India returned its troubled GSLV to flight Sunday, marking the first successful outing of the country's Cryogenic Upper Stage.
On December 1 at 17:30 UTC, Chang'e 3 launched atop a Long March 3B rocket on a direct lunar transfer trajectory. It is scheduled to enter orbit December 6 and land December 14. The rocket was equipped with cameras that recorded thrilling video of the launch and final departure of the probe.
Two spacecraft launched for Mars this month: Mars Orbiter Mission on November 5, and MAVEN on November 18. MAVEN is now on an interplanetary trajectory, while Mars Orbiter Mission is still in Earth orbit and will not depart for Mars until the end of the month. A lot of people are asking me: why the difference? Here's your answer, with input from Dave Doody.
As India's Mars Orbiter Mission continues to pump up the altitude of its orbit around Earth, NASA's MAVEN is making final preparations for its direct-to-Mars launch. All is proceeding acccording to schedule toward its November 18 launch at 1:28 EST / 10:28 PST / 18:28 UTC.
The PSLV carrying ISRO's Mars Orbiter mission shot like a firework off the launch pad today, placing the spacecraft precisely into its planned elliptical orbit of Earth. Now the 10-month cruise phase begins. Congratulations to ISRO!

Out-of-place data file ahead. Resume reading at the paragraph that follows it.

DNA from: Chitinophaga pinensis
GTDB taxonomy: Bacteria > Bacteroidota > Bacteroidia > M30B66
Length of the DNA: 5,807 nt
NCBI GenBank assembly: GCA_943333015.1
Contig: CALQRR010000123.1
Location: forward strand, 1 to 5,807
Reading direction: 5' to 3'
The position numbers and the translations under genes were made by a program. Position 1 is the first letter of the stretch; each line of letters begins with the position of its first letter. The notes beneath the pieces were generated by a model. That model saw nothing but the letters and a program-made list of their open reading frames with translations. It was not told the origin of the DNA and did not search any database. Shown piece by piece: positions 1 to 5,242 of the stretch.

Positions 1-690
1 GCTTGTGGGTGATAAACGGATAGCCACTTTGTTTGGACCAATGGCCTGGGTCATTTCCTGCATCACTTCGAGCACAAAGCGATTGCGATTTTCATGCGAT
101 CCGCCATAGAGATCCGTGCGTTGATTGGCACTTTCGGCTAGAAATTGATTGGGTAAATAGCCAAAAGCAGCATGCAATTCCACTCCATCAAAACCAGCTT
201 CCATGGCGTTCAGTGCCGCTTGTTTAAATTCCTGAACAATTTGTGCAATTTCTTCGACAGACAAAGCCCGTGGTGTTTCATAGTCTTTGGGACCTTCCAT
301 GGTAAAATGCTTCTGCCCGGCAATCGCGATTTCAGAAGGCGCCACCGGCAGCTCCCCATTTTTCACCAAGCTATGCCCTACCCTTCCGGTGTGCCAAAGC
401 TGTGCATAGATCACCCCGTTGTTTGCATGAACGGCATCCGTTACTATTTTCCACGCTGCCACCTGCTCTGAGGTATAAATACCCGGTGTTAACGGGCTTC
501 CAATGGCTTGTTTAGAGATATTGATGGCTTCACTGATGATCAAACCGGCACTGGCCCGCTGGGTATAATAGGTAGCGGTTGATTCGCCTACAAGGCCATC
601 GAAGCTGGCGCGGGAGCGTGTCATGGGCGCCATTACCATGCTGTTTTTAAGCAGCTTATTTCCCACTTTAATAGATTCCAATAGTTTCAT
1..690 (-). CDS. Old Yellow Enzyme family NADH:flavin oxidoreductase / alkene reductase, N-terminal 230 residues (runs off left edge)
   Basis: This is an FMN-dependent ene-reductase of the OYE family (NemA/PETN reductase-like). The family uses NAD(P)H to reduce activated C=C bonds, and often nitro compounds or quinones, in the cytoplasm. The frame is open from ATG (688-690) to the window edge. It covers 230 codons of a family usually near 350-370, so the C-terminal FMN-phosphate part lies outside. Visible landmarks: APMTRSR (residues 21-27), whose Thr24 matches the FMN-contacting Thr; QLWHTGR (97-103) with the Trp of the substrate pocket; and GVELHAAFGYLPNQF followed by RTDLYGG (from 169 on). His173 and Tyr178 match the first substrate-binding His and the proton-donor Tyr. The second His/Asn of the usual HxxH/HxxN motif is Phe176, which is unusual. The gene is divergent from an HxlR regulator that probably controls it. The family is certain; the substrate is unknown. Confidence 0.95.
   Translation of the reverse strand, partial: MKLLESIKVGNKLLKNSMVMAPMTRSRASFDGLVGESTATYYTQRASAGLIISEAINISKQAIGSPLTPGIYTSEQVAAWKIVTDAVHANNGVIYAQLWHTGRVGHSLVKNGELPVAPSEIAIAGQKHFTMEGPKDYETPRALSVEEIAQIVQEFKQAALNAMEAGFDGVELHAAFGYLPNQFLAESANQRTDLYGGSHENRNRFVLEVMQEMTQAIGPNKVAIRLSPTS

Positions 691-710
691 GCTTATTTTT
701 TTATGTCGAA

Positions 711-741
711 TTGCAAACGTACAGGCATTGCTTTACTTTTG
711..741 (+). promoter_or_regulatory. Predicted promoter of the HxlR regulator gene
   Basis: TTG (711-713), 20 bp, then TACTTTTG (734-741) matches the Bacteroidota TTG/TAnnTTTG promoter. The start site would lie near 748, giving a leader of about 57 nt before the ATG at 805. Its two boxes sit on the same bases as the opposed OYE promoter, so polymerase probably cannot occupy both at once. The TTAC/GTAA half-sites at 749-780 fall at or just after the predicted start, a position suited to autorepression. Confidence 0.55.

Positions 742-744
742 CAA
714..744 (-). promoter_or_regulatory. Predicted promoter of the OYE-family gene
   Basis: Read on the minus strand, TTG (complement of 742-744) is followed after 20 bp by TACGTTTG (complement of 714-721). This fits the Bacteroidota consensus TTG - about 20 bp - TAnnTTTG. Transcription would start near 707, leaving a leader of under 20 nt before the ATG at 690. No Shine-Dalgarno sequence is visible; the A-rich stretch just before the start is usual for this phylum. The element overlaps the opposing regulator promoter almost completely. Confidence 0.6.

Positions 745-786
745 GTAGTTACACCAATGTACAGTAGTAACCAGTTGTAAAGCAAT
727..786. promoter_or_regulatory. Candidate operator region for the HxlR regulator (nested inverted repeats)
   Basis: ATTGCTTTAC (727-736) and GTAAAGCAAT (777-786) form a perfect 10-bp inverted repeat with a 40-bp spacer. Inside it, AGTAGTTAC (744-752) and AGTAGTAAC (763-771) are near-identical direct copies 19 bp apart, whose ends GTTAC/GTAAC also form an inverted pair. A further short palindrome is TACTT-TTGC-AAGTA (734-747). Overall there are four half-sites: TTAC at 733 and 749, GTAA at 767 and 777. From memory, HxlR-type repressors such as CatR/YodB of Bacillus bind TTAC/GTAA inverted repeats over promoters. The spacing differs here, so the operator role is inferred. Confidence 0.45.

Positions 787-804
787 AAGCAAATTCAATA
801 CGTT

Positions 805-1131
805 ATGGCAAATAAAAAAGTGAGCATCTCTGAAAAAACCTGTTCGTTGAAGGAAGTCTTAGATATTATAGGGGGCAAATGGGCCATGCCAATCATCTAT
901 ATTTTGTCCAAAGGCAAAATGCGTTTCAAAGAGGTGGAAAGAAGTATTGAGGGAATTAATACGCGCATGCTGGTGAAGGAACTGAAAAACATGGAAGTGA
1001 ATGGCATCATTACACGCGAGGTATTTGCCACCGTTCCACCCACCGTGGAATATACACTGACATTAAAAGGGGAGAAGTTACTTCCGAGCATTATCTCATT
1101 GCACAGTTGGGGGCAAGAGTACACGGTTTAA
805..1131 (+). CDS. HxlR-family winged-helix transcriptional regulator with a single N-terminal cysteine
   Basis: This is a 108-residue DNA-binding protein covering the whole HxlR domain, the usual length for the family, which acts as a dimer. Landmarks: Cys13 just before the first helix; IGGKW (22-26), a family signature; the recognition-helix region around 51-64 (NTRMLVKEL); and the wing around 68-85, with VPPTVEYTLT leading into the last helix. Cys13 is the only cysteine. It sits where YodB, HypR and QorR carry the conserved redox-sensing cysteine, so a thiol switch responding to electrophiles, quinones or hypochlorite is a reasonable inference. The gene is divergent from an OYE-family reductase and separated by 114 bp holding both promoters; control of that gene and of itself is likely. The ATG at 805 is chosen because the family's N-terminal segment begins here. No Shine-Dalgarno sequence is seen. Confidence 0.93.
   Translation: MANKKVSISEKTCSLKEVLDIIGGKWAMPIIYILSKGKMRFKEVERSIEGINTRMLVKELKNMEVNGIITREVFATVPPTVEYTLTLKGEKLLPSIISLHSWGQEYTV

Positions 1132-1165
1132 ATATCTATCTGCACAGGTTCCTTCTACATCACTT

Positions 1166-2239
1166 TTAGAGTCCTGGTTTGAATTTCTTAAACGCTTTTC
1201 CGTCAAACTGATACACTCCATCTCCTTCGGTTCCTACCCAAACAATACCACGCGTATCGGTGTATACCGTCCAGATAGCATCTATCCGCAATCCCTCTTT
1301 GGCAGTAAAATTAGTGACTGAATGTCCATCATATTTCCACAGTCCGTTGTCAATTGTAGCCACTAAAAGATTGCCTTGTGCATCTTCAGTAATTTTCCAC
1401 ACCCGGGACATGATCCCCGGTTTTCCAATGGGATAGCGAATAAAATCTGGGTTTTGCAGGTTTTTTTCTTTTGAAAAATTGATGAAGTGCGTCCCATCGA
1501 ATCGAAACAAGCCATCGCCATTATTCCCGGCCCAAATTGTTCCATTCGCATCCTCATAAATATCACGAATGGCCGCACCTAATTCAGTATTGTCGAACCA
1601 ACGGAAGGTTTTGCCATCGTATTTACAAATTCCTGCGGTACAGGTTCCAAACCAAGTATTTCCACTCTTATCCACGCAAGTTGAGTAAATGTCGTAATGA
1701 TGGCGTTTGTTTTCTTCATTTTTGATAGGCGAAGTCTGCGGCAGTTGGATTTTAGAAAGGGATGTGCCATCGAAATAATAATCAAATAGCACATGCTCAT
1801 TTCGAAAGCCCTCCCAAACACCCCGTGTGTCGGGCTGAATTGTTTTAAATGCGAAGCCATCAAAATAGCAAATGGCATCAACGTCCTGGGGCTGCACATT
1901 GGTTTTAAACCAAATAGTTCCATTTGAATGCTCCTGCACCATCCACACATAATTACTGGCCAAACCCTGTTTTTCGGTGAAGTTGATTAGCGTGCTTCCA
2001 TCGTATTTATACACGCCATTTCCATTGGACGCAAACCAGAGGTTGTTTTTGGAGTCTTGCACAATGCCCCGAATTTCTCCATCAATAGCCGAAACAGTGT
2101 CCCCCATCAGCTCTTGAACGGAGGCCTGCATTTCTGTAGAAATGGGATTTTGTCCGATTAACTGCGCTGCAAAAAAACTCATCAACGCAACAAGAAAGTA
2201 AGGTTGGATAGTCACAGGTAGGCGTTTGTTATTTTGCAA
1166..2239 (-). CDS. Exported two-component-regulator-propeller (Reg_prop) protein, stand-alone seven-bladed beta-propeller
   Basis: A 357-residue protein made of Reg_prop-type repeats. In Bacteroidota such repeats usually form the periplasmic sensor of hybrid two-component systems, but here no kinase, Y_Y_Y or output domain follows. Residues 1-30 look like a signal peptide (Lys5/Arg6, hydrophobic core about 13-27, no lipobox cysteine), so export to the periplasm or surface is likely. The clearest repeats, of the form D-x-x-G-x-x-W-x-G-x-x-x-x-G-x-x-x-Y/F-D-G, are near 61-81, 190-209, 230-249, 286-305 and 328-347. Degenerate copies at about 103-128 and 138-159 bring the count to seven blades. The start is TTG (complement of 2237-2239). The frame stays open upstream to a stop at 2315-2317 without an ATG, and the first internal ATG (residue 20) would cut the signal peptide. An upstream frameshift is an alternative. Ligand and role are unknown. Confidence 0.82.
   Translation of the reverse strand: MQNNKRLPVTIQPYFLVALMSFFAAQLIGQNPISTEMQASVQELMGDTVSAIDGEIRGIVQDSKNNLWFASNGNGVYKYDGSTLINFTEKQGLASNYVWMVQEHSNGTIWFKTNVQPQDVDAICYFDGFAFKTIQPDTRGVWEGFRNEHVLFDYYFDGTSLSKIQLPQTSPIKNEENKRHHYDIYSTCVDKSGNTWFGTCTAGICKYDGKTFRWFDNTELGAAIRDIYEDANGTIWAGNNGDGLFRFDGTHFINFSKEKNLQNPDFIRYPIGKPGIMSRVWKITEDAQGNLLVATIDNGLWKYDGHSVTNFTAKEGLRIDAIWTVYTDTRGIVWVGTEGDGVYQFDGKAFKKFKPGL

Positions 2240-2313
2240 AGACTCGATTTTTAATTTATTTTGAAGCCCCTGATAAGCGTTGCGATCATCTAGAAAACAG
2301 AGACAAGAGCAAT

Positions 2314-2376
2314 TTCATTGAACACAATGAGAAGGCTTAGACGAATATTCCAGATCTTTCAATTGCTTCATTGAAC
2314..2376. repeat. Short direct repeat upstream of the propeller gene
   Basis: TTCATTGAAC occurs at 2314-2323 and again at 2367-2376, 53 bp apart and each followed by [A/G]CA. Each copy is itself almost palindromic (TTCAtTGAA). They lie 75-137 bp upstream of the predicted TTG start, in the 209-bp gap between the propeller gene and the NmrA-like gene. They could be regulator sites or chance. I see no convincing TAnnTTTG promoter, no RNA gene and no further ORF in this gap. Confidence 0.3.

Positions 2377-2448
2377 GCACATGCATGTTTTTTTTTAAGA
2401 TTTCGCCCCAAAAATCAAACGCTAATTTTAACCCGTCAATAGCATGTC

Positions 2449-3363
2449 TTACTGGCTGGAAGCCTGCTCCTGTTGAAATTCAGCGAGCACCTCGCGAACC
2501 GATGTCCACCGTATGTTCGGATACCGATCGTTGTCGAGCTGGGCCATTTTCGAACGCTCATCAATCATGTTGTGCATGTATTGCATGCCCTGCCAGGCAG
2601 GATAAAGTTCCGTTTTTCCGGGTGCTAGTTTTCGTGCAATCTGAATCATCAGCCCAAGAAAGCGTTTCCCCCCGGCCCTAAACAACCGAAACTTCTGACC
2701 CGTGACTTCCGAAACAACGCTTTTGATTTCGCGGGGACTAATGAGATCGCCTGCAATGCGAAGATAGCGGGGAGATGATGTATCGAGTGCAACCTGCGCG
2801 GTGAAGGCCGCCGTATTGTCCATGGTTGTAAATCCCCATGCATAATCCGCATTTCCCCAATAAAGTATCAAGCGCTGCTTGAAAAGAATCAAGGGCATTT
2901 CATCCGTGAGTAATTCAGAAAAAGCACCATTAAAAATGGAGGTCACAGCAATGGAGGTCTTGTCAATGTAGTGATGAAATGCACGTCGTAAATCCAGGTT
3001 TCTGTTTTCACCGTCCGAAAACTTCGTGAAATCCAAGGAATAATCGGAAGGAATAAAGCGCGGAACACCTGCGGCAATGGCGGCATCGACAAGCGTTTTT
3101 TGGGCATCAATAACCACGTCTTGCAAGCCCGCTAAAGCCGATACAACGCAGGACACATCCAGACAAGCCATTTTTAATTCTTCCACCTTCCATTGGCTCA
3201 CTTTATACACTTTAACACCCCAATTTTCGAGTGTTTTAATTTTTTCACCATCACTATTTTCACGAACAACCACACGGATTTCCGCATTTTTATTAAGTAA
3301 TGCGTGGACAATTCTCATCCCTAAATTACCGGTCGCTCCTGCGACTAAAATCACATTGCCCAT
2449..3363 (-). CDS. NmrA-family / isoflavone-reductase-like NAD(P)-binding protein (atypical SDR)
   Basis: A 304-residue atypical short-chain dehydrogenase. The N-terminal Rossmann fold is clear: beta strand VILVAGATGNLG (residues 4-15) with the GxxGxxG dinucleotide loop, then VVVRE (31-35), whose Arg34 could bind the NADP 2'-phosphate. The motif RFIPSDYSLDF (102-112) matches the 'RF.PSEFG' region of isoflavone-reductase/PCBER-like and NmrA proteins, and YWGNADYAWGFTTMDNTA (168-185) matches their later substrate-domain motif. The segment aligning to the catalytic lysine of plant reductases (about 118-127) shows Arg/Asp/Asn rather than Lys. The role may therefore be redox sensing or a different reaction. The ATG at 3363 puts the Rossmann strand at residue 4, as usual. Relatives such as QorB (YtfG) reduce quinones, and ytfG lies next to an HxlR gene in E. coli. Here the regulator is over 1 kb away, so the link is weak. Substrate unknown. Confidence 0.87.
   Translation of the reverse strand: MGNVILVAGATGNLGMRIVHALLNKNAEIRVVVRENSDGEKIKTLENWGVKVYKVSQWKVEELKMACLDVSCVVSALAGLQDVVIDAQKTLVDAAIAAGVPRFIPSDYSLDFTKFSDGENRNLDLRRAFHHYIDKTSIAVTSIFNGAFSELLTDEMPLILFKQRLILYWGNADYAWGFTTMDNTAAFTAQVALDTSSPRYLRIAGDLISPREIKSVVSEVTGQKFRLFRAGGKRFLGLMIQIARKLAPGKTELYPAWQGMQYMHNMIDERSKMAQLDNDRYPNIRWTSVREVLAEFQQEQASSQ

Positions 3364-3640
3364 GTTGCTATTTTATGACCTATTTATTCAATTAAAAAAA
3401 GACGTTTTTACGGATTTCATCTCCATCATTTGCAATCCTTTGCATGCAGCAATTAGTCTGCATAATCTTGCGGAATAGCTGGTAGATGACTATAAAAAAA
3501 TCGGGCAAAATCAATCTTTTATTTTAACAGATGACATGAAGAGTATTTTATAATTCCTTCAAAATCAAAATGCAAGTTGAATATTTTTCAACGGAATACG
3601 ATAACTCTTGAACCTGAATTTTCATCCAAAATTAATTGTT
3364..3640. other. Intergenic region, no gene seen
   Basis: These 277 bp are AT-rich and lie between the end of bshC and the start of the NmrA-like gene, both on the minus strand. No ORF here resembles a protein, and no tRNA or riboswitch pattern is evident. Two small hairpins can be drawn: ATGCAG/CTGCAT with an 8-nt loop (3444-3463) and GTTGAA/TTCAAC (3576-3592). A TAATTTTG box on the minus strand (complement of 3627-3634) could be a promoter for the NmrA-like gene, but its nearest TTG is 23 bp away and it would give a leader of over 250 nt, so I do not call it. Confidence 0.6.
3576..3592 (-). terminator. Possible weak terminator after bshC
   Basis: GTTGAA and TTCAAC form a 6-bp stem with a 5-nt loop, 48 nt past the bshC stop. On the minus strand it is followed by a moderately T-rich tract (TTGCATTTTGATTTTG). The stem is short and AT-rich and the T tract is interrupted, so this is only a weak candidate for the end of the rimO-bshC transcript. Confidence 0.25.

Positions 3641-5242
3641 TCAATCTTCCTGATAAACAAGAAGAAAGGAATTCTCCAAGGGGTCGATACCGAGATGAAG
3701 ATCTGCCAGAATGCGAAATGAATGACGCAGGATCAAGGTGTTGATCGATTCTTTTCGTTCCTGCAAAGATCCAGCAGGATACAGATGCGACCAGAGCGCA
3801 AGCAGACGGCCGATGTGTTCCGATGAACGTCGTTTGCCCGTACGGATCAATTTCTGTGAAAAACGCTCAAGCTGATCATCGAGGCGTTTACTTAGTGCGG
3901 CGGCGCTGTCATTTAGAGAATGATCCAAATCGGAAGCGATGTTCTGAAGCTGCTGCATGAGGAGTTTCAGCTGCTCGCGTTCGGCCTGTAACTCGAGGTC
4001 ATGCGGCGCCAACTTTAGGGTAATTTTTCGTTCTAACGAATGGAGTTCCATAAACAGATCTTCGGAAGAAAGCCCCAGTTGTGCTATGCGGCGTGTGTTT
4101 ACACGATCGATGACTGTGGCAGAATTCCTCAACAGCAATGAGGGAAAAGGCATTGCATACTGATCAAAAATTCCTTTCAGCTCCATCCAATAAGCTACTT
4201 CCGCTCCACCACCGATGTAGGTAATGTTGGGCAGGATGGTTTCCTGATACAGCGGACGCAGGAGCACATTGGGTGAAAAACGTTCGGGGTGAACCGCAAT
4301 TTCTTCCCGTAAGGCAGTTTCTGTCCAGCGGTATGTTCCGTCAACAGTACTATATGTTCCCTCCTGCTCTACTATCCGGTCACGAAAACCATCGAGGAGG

The excitement is really building toward India's first-ever attempt at an interplanetary spacecraft! Launch day is quickly approaching for the Mars Orbiter Mission. In this lengthy post, I provide answers to frequently asked questions about the mission and its goals.
India is preparing for the return-to-flight of their Geosynchronous Satellite Launch Vehicle, which has suffered back-to-back failures.
Posted by Emily Lakdawalla on 2013/07/19 12:30 CDT
If you take hundreds of photos of every single spacecraft launch you can get to, you will eventually get lucky shots like this one. It was taken by Ben Cooper at today's launch of the U.S. Navy satellite MUOS-2 and features a very surprised turkey vulture in a striking pose in front of the American flag.
When the Space Launch System lifts off on its inaugural flight in 2017, eight engineering cameras will collect crucial in-flight data while providing breathtaking views for the public.
SpaceX's Grasshopper rocket passed its most ambitious test flight yet, rising 12 stories before hovering and settling gently back down onto its landing pad.
Last week, India launched RISAT 1, a new Earth-observing satellite. How does its synthetic aperture radar compare to that of Envisat, which has fallen silent?
Posted by Jason Davis on 2012/04/11 12:29 CDT
A classified U.S. military satellite recently launched into an orbital inclination of 123 degrees. What makes this trajectory so unique? Pondering the answer affords the opportunity to learn some deceptively tricky concepts about the nature of all spacecraft orbits.
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